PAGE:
Preventive measures are largely the responsibility of the Department of Transport while the Department of Environmental Affairs and Tourism deals with the cleaning up of oil pollution once it has occurred.
Draft legislation to bring South Africa’s pollution control jurisdiction at sea in line with international standards was tabled in 1997. The Shipping General Amendment Act, 1997 (Act 23 of 1997) proposes an extension of pollution prevention and combating powers at sea by redefining the so-called “prohibited zone” to include South Africa’s Exclusive Economic Zone (EEZ). As a result, South Africa’s pollution control jurisdiction will be extended from 50 nautical miles to 200 nautical miles. Prevention and combating powers will be extended to include all harmful substances. The Navy and Air Force will be responsible for monitoring the enhance pollution control measures. The penalty for contravention has been increased from a maximum R200,000 fine to R500,000, or imprisonment not exceeding five years, or both.
Coastal Zone Management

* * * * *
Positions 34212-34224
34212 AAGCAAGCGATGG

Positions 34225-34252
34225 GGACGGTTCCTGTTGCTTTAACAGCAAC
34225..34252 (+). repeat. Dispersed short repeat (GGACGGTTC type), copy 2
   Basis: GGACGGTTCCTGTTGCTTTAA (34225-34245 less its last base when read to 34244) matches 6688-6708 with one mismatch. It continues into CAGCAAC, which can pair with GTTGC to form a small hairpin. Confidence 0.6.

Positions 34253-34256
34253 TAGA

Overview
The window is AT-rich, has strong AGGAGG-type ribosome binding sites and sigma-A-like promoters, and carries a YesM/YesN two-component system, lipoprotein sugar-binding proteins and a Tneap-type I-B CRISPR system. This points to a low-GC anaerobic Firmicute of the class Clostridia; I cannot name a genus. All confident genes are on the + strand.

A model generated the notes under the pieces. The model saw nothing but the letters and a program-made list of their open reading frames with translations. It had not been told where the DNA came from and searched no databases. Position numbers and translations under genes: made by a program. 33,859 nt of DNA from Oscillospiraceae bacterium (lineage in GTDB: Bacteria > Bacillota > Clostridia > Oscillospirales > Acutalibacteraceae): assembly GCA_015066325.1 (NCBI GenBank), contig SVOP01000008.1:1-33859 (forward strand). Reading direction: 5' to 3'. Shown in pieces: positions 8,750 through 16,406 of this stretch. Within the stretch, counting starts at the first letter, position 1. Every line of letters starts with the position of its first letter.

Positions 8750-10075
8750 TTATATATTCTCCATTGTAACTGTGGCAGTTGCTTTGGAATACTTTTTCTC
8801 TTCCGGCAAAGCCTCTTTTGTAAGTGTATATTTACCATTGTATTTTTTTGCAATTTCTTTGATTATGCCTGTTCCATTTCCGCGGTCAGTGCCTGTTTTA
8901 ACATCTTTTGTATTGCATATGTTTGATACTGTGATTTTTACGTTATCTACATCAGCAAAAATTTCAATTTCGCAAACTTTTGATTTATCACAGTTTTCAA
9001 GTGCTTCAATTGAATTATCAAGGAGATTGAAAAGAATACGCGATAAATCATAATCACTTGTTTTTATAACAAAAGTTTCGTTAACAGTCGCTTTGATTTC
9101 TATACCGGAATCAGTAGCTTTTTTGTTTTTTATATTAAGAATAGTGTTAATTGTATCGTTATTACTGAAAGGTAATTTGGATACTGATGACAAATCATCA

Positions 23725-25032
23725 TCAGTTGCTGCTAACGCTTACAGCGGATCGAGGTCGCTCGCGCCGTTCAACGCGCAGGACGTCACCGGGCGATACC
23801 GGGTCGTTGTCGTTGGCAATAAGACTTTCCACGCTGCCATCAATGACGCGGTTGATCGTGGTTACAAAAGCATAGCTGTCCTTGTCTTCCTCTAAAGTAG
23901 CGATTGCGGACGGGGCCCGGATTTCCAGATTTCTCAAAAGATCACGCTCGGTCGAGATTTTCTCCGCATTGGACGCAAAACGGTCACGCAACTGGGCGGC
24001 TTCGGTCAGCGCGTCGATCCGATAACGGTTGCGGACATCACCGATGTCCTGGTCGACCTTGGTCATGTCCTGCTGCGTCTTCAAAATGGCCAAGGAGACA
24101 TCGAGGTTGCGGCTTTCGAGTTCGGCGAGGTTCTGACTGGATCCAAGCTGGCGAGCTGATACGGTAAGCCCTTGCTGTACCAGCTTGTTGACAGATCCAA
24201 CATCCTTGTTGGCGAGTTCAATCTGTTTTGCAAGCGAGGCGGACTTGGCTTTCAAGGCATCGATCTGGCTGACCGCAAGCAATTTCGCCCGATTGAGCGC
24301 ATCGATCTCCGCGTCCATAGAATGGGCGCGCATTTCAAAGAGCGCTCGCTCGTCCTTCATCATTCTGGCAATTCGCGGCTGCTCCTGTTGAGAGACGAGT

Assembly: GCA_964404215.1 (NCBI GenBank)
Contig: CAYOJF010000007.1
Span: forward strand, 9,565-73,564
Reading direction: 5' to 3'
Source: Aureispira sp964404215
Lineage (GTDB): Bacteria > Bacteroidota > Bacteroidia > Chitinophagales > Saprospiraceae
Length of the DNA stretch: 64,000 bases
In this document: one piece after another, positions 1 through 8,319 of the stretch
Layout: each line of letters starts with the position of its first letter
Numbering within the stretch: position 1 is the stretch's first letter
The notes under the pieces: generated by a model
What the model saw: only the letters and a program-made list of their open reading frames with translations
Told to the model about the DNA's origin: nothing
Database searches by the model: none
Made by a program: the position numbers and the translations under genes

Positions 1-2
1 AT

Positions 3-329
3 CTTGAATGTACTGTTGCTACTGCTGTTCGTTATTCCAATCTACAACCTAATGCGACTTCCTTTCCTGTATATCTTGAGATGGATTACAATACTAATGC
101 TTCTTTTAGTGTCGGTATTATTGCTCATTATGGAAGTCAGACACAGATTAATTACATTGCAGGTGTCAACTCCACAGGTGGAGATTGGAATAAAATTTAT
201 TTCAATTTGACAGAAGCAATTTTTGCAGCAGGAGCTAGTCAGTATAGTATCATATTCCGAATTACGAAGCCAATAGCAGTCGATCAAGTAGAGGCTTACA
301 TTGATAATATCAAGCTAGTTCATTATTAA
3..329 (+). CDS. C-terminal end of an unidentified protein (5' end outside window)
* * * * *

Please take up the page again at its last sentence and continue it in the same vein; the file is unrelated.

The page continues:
The Department of Environmental Affairs and Tourism’s Subdirectorate: Coastal Zone Management acts as the national coordinating coastal zone management agency. The Subdirectorate aims to enpower coastal users, decision-makers and the people to sustainably and wisely manage the coastal zone and its resources. To achieve this, the Subdirectorate needs to
- formulate a new national policy for coastal zone management through an inclusive, participatory process
- monitor and evaluate the effectiveness of management functions undertaken by coastal authorities
- develop environmentally-friendly decision support systems and management guidelines to inform and support coastal decision-makers
- maintain existing coordinating and advisory service to promote sound coastal management
- facilitate joint responsibility between resource users and relevant authorities in the management of coastal resources
- draft legislation required for effective coastal zone management
- enable effective information exchange to ensure sustainable use of the coast
- fulfill international obligations and conventions, concerning coastal zone management
Hazardous Materials and Waste Control
Hazardous waster includes a wide spectrum of materials with dangerous, explosive, flammable, reactive and toxic characteristics.
South Africa generates less than half a percentage point of the world’s total hazardous waste production of 539 mt a year, 2 mt of which is defined as toxic – 1 mt industrial and 1 mt from the mining sector. About half of this hazardous waste is disposed of on permitted sites. There are eight hazardous waste -disposal sites in South Africa. Because of public pressure, no such sites have been successfully established since 1992.